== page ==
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Papuan asylum seekers reach Australia

Date: Jan 19, 2006
Level: Harder (Try the easier lesson.)
Downloads: Word Doc | PDF Doc | Listening
Audio: (1:43 - 202.5 KB - 16kbps)
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THE ARTICLE

A boat carrying 43 asylum seekers from the Indonesian province of Irian Jaya, referred to as West Papua by its indigenous peoples, has landed on Australia’s remote northern coast. The group of 30 men, six women and seven children fled Indonesia last Friday in a traditional dugout canoe fitted with an outboard motor. Indonesian authorities had alerted Australian immigration officials about the group’s plans to attempt to reach Australia but search planes failed to spot the craft. The boat contains some of Irian Jaya’s most outspoken independence activists, who clearly want to bring their largely forgotten concerns to the world’s attention. Requests for asylum will put the humanitarian spotlight on Australia and test already strained relations with Indonesia.

The boat was flying the outlawed West Papua flag – a punishable offence in Indonesia. Several political banners proclaimed the group’s intentions and summarized the plight of their people. One banner read: "Save West Papua’s people from genocide, intimidation and Indonesia’s military and state terrorism”. Another banner was worded: “The West Papuan people need freedom, peace, love and justice in our own homeland.” Australia’s representative for West Papuan affairs Louise Byrne said the asylum-seekers faced jail and torture at the hands of Indonesia’s military because of their political beliefs and actions. The Indonesian embassy said the group’s grounds for seeking asylum were “baseless”.

WARM-UPS

1. ASYLUM SEEKER: You are an asylum seeker. You are seeking refuge in another country because you dislike your own country and fear for your safety. Talk with the other “asylum seekers” in your class about their reasons for seeking asylum. Talk about your journey to your country of refuge.

2. MY COUNTRY: Talk with your partner(s) about the history of your own country and the struggles it had to become an independent country. Are you happy with the political situation in your country? Are there people in your country who would like to break away and form an independent state?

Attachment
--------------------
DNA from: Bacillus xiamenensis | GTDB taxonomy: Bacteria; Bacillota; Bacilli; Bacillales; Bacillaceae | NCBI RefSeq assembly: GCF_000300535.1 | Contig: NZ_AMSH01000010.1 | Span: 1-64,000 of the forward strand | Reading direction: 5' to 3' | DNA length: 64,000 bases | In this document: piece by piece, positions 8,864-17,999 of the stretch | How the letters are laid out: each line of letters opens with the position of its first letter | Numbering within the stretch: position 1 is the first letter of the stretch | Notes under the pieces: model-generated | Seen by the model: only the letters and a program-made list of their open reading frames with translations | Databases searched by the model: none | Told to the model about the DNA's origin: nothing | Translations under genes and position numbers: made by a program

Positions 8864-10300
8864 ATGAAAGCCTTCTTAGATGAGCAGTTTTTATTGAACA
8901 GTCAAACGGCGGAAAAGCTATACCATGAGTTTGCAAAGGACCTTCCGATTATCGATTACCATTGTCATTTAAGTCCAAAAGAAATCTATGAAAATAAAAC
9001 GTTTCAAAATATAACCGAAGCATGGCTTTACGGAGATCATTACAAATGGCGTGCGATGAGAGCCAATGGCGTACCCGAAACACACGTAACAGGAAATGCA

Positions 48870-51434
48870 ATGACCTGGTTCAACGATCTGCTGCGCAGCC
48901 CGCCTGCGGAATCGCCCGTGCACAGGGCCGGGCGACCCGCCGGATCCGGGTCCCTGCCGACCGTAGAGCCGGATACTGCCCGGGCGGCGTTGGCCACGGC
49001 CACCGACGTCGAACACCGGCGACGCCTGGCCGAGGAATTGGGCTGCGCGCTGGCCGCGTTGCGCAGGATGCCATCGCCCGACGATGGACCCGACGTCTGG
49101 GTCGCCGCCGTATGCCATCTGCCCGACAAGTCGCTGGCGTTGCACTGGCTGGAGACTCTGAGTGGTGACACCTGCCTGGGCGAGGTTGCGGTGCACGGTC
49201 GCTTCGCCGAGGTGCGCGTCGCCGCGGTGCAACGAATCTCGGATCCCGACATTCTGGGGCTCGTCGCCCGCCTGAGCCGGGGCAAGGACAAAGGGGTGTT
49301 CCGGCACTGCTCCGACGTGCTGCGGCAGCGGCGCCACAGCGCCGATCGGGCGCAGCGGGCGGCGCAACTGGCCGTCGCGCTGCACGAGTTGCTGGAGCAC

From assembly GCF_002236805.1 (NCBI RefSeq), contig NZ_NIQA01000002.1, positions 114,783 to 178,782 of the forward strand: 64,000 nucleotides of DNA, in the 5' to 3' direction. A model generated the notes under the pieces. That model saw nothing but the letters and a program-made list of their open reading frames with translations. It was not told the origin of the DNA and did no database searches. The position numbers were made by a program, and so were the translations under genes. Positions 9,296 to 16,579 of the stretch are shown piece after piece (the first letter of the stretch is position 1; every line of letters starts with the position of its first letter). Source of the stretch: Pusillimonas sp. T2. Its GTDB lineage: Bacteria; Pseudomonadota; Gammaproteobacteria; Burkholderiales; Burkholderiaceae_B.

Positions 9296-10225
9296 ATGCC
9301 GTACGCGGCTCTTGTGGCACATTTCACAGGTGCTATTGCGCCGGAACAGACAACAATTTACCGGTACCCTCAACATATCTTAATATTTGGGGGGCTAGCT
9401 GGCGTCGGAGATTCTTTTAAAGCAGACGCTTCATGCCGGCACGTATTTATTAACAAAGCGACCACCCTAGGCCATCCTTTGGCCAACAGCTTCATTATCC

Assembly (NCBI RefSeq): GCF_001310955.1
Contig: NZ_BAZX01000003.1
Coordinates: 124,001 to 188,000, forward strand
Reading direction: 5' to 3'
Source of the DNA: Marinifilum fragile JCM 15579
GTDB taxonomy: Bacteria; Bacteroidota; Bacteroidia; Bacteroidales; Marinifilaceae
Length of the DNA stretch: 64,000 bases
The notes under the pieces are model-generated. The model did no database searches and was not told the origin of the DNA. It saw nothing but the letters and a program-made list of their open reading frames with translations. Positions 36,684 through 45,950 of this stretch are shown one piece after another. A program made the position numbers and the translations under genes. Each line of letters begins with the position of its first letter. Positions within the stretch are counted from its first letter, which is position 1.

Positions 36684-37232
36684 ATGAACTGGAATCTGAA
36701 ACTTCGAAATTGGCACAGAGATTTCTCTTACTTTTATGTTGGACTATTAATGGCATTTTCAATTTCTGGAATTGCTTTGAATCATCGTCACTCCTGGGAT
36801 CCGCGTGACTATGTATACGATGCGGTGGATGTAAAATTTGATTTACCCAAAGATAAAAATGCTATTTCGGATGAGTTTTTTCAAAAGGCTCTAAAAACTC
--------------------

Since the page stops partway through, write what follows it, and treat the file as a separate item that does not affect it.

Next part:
3. CHAT: In pairs / groups, decide which of these topics or words are most interesting and which are most boring.

Boats / asylum seekers / Indonesia / indigenous / remote coasts / independence / strained relations / flags / genocide / love / torture / political beliefs / embassies

Have a chat about the topics you liked. For more conversation, change topics and partners frequently.

4. BREAKAWAY STATES: What would happen if the following states or regions broke away and declared full independence? Talk about each with your partner(s). Would you support each newly declared nation?

  1. West Papua from Indonesia.
  2. Palestine from Israel.
  3. Tibet from China.
  4. Texas from the USA.
  5. Taiwan from China.
  6. The Basque region from Spain.
  7. Chechnya from Russia.
  8. Northern Ireland from the UK.
  9. Somaliland from Somalia
  10. Quebec from Canada

5. INDEPENDENCE: Spend one minute writing down all of the different words you associate with the word “independence”. Share your words with your partner(s) and talk about them. Together, put the words into different categories.

6. MAPMAKER: You are a mapmaker. With your mapmaking partners, discuss the changes you would like to see made to the map of the world. Which borders would you like to create or erase? Which new countries would you like to create? Which people deserve independence? Change partners and share your ideas.


 
 

BEFORE READING / LISTENING

1. TRUE / FALSE: Look at the article’s headline and guess whether these sentences are true (T) or false (F):

a.

Asylum seekers from Papua New Guinea flew to Australia.

T / F

b.

The group consisted of 30 men, six women and seven children.

T / F

c.

Most of the world is aware of West Papua’s struggle for independence.